Unit 32 Quality systems in IT
Q1. Is quality is a Philosophy? Explain
A. The concept of quality is at the very centre of many ideas and practices of effective management and leadership, and programs like Total Quality Management and Six Sigma have been at the sole reason for the success of many companies. Companies and Management professionals now know that quality needs to be built into every level of a company, and it needs to be a part of everything the organization does. From answering the phone to assembling products and serving the end customer, quality is vital for the success of organizations. Quality is now a large part of modern management philosophy. Before globalization took over the world and technological advances became vital for survival, competitive pressures were much lower, and companies were usually satisfied with focusing their efforts on ensuring quality in the production process only. Now however, quality is often thought to start and end with the customer, it exists in every activity of a company and all points leading to and from the customer must aim for high-quality service and interaction. Therefore Quality is definitely a philosophy and any company which wants to succeed has to ensure that every single activity is of the highest quality. However quality philosophy should not stop at just companies and businesses. It should be adopted in each and every one of us. We should integrate quality in all our activities so that we can perform and deliver at the highest level. This will definitely help us succeed in everything that we do.
Q2. List the different Gurus of Quality.
A. The different gurus of quality are as follows.
1. W. Edwards Deming
2. Joseph M. Juran
3. Walter A. Shewart
4. Armand V. Feigenbaum
5. Philip B. Crosby
6. Kaoru Ishikawa
7. Genichi Taguchi
8. Shigeo Shingo
9. Eliyahu M. Goldratt
Q3. List out the contributions of each quality gurus.
A. The various contribution of the quality gurus are as given below. 1. W. Edwards Deming
Deming developed his complete philosophy of management, which he summarised into his fourteen points and the seven deadly diseases of management. He also studied and advanced the state of quality. This was based on work done by Shewhart with his explanations of variation, use of control charts, and his theories on knowledge, psychology and variation. Deming greatly helped to focus and stress on the responsibility of quality on management and popularized the PDCA cycle which was originally created by Shewhart, which led to it being referred to as the “Deming Cycle”.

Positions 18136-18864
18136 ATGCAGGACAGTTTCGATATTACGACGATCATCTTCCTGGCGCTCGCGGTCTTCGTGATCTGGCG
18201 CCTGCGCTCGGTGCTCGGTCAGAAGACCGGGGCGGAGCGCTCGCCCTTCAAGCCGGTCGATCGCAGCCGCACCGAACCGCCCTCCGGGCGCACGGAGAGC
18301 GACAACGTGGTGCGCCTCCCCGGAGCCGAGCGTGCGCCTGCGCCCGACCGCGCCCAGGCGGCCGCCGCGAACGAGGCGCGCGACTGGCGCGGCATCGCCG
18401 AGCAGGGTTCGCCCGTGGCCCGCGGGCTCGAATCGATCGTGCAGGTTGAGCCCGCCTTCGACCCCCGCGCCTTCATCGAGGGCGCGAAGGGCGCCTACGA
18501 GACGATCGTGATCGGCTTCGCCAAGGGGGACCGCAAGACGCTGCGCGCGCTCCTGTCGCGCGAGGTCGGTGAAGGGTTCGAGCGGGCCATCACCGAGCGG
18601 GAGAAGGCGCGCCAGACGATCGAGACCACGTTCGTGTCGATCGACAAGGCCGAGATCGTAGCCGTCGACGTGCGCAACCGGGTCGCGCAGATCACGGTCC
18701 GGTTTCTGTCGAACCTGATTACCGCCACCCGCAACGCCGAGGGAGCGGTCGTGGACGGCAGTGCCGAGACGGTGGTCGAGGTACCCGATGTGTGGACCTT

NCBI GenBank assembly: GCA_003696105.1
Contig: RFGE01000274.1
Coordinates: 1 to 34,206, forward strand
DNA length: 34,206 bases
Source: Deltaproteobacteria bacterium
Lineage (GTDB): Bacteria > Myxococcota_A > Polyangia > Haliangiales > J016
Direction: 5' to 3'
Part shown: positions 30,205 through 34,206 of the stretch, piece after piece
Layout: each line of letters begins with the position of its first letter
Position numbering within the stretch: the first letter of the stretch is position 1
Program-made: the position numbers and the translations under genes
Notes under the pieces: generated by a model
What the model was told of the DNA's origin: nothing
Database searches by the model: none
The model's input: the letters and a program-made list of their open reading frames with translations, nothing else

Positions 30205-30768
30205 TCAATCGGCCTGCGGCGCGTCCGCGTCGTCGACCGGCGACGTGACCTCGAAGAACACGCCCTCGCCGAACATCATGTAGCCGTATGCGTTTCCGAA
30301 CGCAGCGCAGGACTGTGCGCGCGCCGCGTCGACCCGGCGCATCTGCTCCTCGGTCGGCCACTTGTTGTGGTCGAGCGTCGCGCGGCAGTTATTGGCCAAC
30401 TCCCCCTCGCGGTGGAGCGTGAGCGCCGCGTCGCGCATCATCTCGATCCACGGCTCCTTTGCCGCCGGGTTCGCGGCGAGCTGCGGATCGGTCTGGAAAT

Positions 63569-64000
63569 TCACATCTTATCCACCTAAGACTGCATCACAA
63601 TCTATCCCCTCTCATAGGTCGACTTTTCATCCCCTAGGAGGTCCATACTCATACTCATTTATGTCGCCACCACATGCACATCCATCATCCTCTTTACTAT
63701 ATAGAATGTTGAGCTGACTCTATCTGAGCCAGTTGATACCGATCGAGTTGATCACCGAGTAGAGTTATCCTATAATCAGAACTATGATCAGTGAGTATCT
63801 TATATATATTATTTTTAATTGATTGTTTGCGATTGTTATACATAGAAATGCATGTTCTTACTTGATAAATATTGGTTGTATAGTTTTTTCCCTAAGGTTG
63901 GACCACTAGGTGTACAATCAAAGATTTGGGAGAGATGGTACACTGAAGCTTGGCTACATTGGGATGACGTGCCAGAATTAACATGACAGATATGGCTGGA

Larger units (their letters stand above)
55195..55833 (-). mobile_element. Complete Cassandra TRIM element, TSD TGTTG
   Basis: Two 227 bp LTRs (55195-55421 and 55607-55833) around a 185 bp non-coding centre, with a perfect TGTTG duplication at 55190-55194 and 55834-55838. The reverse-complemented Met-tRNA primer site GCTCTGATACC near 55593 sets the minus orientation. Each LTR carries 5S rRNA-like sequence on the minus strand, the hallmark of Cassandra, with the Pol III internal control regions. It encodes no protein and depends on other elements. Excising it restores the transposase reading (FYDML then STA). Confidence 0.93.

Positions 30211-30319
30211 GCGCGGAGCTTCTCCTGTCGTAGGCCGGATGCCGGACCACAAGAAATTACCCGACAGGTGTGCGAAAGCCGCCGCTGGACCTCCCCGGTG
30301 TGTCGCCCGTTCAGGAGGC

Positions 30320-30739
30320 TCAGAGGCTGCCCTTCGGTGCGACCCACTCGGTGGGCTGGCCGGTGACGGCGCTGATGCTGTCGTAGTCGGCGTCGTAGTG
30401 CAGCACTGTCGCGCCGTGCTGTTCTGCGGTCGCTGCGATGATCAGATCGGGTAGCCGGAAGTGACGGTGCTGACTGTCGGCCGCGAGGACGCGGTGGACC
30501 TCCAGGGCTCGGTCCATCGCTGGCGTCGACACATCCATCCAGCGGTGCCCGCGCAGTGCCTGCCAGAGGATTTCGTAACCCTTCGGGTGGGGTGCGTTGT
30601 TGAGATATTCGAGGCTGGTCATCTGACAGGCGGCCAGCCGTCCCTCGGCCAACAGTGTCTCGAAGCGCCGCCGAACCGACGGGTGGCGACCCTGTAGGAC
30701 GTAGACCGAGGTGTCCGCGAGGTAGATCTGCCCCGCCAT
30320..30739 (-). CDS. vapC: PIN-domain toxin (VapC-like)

2. Joseph M. Juran
Joseph M. Juran developed and refined the trio quality management i.e. quality planning, quality improvement, and quality control. His theory revolves around the flowing statement. Quality management plans quality improvements which will raise the level of performance. This must then be controlled or sustained at that level in order to start the cycle again. 3. Walter A. Shewart
Shewhart developed the Plan, Do, Check, Act (PDCA) cycle which is also known as “Plan-Do-Study-Act”, as well as theories of process control and the Shewhart transformation process. He also introduced statistical techniques in quality management with control charts and Statistical Process Control methods. 4. Armand V. Feigenbaum
Feigenbaum’s primary contribution to quality was the development of the idea of total quality control based on three steps to quality consisting of quality leadership, modern quality technology, and an organizational commitment to quality. 5. Philip B. Crosby
Philip B. Crosby developed the idea of “quality is free” which proclaims that implementing quality improvement pays for itself through the savings from the improvement, increased revenue from greater customer satisfaction, and the improved competitive advantage that it results in. He promoted the concept of “zero defects” to define the goal of a quality program as the elimination of all defects and not the reduction of defects to an acceptable quality level. 6. Kaoru Ishikawa
Ishikawa’s primary contribution to quality was the development of the Ishikawa diagram which is also known as the fishbone diagram or the cause-effect diagram. He was known for promoting the seven basic tools of quality and the philosophy of total quality. 7. Genichi Taguchi
Taguchi developed the “Taguchi methodology” of robust design, which instead of trying to control manufacturing variation focused on making the design less sensitive to variation in the manufacturing process. This idea of” designing in quality” has become an important part of Six Sigma today. 8. Shigeo Shingo
Shigeo Shingo played a huge part in the introduction of quality standards. He developed several lean concepts such as Single Minute Exchange of Die (SMED) or reduced set-up times instead of increased batch sizes, as well as Poka-Yoke (mistake proofing) to eliminate the opportunities for mistakes. He also worked with Taiichi Ohno to refine Just-In-Time (JIT) manufacturing and convert it into an integrated manufacturing strategy, which is widely used to define the lean manufacturing used in the Toyota production system. 9. Eliyahu M. Goldratt
Dr. Goldratt developed and introduced the Theory of Constraints which focuses on a single element in a process chain as having the greatest leverage for improvement (i.e., “1% can have a 99% impact”). This is similar to the Pareto principle which states that 20% of the factors have an 80% effect on the process. 10. Taiichi Ohno
Ohno developed the seven wastes (muda), which are used in lean manufacturing to describe non-value-added activity. He worked with Shigeo Shingo to develop various manufacturing improvements that evolved into the Toyota Production System.
Q4. What is cost of quality? Explain with one example.